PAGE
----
Understanding MS disease progression using MRI

Dr Chenyu Wang

The University of Sydney, NSW

| Better treatments | Neurobiology | Fellowship | 2019 | Investigator Led Research |
SUPPORT PROJECTS WITH THIS RESEARCH FOCUS

Summary

Disease progression in MS often involves many changes in the brain such as inflammation, damage to the myelin sheaths that surround nerve fibres, repair of the myelin and loss of the nerve fibres themselves. Usually these changes are “silent” – that is they do not directly lead to obvious symptoms or symptom improvement.

Treatments for MS currently reduce inflammation and activity of the immune system and the next generation of treatments are focusing on repairing some of the damage caused by the immune system in MS. However, there is a lack of ways to identify these “silent” changes and whether there has been any disease progression or indeed whether there has been disease improvement.

This project will develop a magnetic resonance imaging (MRI)-based analysis platform to monitor silent disease progression in people with MS, and track changes to lesions, nerve fibres and myelin over time and across different areas in the brain. This platform will produce an online disease status report and provide valuable information in monitoring disease progression, showing how a person responds to treatment and possibly assisting clinical decisions in the future.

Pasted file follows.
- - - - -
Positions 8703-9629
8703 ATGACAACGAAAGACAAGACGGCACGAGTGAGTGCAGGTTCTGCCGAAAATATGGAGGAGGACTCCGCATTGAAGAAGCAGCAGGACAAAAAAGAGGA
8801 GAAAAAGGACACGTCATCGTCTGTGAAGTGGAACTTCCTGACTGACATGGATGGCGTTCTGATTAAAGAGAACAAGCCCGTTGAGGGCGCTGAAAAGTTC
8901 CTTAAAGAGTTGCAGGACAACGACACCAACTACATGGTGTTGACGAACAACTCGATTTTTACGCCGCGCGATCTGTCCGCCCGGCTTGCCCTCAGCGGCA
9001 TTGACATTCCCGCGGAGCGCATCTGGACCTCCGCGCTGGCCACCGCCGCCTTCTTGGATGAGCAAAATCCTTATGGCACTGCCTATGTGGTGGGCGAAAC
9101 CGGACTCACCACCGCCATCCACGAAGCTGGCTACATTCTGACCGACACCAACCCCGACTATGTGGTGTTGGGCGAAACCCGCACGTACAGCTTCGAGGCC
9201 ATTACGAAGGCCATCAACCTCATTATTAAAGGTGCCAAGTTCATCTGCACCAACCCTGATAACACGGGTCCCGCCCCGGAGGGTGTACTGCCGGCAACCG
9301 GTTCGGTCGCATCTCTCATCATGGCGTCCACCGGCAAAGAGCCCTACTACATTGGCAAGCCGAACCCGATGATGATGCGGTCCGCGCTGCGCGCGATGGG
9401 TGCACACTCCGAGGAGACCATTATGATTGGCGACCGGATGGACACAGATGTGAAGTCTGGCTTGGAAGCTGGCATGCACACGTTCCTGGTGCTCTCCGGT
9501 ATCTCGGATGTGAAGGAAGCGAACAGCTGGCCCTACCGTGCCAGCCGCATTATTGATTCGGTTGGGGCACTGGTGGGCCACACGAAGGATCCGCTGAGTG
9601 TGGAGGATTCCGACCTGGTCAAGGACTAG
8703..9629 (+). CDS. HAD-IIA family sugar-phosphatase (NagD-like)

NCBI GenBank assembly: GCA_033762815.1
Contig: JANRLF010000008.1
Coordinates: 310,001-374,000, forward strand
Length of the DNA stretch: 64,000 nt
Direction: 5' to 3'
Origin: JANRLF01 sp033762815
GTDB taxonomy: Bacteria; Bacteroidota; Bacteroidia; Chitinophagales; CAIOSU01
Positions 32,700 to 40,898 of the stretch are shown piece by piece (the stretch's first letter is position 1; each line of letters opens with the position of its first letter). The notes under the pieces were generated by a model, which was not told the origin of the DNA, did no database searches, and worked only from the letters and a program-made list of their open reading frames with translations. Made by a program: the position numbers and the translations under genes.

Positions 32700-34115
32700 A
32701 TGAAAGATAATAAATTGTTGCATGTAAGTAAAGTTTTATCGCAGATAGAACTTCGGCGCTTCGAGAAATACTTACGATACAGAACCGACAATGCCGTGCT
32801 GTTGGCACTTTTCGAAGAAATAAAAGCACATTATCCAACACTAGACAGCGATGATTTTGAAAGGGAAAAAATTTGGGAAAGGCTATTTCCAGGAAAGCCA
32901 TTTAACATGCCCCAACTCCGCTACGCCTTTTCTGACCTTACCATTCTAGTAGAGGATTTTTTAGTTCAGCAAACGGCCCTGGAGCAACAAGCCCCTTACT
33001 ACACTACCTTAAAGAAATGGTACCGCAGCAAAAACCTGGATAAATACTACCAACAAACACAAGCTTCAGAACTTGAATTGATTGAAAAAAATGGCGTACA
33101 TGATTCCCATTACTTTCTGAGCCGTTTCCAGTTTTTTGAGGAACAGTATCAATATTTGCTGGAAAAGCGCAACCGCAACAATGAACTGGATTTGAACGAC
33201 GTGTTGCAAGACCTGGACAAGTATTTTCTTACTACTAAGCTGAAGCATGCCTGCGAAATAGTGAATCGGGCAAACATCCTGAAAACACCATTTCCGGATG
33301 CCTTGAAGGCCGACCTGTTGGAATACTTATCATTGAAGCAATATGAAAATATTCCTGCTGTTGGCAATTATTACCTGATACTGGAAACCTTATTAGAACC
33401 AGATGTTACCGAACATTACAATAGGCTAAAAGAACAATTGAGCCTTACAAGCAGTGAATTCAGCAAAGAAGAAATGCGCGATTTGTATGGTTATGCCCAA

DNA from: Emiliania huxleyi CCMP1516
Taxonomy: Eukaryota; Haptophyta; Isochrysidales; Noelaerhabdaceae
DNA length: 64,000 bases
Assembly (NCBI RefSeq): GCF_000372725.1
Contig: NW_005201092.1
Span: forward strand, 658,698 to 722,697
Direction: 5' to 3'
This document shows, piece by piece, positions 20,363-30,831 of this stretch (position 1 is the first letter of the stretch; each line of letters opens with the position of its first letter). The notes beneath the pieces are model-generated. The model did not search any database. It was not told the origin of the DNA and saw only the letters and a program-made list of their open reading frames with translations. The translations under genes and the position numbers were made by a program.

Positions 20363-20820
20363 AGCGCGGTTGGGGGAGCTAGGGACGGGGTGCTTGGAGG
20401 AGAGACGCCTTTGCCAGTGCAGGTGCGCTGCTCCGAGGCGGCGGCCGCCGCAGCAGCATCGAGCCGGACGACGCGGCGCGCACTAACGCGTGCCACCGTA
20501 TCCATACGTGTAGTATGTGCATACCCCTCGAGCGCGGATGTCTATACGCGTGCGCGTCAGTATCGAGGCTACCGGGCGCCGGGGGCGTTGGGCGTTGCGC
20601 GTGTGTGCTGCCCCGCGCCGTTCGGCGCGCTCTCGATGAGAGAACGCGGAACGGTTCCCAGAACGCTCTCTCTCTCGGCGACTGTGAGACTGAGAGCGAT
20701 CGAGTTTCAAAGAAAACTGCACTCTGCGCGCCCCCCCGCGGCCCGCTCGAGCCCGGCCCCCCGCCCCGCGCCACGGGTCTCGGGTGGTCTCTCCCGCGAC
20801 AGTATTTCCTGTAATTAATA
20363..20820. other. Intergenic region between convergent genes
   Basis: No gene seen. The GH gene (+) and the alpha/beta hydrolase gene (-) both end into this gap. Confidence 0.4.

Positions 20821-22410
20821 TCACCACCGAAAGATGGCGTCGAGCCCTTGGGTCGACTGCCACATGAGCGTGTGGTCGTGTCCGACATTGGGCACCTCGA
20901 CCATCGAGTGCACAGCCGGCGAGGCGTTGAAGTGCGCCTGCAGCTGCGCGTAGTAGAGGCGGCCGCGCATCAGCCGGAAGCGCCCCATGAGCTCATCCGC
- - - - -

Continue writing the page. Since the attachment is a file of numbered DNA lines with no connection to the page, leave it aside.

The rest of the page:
It is hoped this platform will provide a framework that can be implemented in clinical trials to help test new myelin repair therapies and ultimately in clinical practice to monitor treatment response.

Updated: 23 January 2019

Updated: 04 January, 2019

Stages of the research process

Fundamental laboratory
Research

Laboratory research that investigates scientific theories behind the possible causes, disease progression, ways to diagnose and better treat MS.

Lab to clinic timeline: 10+ years
Translational
Research

Research that builds on fundamental scientific research to develop new therapies, medical procedures or diagnostics and advances it closer to the clinic.

Lab to clinic timeline: 5+ years
Clinical Studies
and Clinical Trials

Clinical research is the culmination of fundamental and translational research turning those research discoveries into treatments and interventions for people with MS.

Lab to clinic timeline: 1-5 years

Investigator

Co-investigator

Grant Awarded

  • Postdoctoral Fellowship

Total Funding

  • $180,000

Duration

  • 3 years - starting 2019

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